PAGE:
special maps, and other useful genealogical information, with
up-to-date summaries of POLIN, the new museum in Warsaw and
other local Krakow institutions.

Our Galician programming will continue all week with two programs by
the Dunais -- Monday at 2PM (Lviv Archive Interwar Year Records) and
Tuesday at 2PM (Ask the Archival Experts); the Gesher Galicia Magical
Map Mystery Tour (4PM on Tuesday for a fee - it's a computer
workshop and 1.45 minutes long); and my talk on Galician and Polish
Research Online, Wednesday at 5PM. Mark all of these down now. You
won't want to miss them.

We are also hosting a luncheon on Monday, "Galician Rabbis in the Age
of Modernity" with Haim Gertner >from Yad Vashem - and you may still
be able to buy tickets.

Even if you are not positive you are Galitzianer, we will welcome you
with open arms and assist you in finding out!

Pamela Weisberger
President, Gesher Galicia
pweisberger@gmail.com


Gesher Galicia SIG #Galicia Yizkor Book Project, July 2015 #galicia

Lance Ackerfeld <lance.ackerfeld@...>
 

[Please note especially the listings below for four Galician towns -- Nowy
Sacz and Strzyzow, Poland, and Bobrka and Stryy, Ukraine. -- MOD.]

Shalom,

As you will see below, the Yizkor Book Project added in quite a few new
projects over the previous month. I would like point out two of these in
particular - the first, a book prepared by Melvyn Conroy on eugenics
and how it relates to the Holocaust - an amazing document and the
second book, an amazing document for different reasons, written by a
Holocaust survivor, Mordechai Lustig >from Nowy Sacz, which has been
translated and kindly donated to our project by Bill Liebner.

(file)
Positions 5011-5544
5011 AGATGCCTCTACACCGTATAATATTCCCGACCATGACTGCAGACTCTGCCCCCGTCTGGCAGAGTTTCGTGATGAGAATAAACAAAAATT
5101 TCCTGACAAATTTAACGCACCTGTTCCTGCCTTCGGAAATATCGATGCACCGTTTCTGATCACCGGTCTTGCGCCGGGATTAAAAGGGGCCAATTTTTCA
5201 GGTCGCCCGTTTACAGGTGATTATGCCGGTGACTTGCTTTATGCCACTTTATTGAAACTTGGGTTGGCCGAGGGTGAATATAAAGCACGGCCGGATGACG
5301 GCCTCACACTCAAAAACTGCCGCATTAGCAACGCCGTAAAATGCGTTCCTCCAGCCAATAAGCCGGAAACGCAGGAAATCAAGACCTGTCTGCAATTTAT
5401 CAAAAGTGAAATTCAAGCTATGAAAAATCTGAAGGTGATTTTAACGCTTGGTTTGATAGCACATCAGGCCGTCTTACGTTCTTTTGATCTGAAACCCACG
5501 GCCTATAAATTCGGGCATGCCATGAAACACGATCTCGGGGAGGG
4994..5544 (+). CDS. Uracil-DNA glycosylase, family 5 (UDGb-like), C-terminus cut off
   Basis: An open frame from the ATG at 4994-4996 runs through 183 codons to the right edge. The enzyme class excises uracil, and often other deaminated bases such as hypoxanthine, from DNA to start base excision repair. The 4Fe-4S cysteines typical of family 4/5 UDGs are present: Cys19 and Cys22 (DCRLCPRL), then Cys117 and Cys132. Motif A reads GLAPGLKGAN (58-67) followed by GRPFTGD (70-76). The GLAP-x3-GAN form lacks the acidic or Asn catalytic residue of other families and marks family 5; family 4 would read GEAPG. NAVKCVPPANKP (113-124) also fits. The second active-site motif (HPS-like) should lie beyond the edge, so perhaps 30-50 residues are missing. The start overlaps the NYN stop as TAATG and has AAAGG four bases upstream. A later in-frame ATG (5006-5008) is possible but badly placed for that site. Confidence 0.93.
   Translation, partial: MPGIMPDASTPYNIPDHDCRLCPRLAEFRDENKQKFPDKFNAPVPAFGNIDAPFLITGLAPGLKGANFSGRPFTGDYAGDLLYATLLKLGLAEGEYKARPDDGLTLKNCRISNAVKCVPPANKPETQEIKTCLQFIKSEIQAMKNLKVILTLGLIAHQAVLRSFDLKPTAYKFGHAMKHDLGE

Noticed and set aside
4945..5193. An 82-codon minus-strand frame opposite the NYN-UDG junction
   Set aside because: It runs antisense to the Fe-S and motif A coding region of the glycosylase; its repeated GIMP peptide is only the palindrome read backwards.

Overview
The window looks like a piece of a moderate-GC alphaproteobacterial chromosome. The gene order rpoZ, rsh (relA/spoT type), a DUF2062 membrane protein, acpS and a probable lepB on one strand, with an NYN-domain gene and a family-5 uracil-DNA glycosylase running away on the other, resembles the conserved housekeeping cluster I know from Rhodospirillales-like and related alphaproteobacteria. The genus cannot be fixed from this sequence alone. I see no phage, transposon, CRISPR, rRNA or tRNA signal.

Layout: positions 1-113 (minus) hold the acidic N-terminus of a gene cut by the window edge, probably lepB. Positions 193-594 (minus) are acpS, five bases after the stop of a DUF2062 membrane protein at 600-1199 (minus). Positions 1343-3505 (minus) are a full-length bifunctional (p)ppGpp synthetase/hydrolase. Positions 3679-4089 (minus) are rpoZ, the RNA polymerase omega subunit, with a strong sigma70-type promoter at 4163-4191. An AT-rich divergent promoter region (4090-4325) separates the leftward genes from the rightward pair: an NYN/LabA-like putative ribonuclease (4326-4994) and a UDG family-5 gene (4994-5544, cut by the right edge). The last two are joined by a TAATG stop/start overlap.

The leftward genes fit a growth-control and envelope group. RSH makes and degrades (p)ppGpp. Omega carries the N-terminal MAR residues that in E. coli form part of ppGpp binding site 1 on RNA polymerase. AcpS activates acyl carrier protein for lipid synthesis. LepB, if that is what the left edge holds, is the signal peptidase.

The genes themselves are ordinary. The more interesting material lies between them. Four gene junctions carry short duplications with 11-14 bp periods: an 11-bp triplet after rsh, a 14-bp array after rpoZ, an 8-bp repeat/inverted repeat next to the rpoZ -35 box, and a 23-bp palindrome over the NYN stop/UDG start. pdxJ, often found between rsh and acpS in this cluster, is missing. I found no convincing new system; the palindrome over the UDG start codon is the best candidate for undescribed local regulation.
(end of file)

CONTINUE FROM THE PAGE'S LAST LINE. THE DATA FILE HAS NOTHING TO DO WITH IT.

June 2015, also saw the culmination of 15 years of dedicated work by
Suzanne Scheraga as the book she has coordinated over all those years
- the Goniadz Yizkor book "Our Hometown Goniondz" - has now been
completely translated and appears online. My congratulations go out to
Suzanne for pressing on regardless and seeing her goal achieved,
bringing undoubted benefit to those /of you with roots in this
community.

And on complete translations - we have kindly received the complete
translation >from Nathen Gabriel of the Ternivka, Ukraine Yizkor Book -
"Our town Ternovka; chapters of remembrance and a monument" -
which is also now completely online. With two additional books added
to our "completed projects" list, we now have well over 100 such
projects online and, hopefully, within the next few months a number of
other projects will join this group. Yes, the work goes on with volunteer
and paid translators continuing their important work every month, and
through them, we meet our goals.

Finally, for those attending the IAJGS Conference in Jerusalem, I wish
you a rewarding and enjoyable experience and for those who plan to be
at the Yizkor Book Birds of a Feather meeting on Thursday the 9th, I
definitely look forward to meeting up with you.

Now to facts and figures for July.

During this last month we have added in 7 new projects:

- Bardejov, Slovakia (Bardejov remembered)
http://www.jewishgen.org/yizkor/Bardejov/Bardejov.html

- Belitsa, Belarus (Book of Belitzah-Bielica)
http://www.jewishgen.org/yizkor/Belitsa/Belitsa.html

- Bransk, Poland (Brainsk; Book of Memories)
http://www.jewishgen.org/yizkor/Bransk/Bransk.html

- Bulgaria (Bulgarian Jewry)
http://www.jewishgen.org/yizkor/bulgaria/bulgaria.html

- Less than Human
http://www.jewishgen.org/yizkor/LessThanHuman/LessThanHuman.html

- Nowy Sacz, Poland
(Blood Stained Feathers; The Life Story of a Shoah Survivor)
http://www.jewishgen.org/yizkor/Nowy_sacz2/nowy_sacz2.html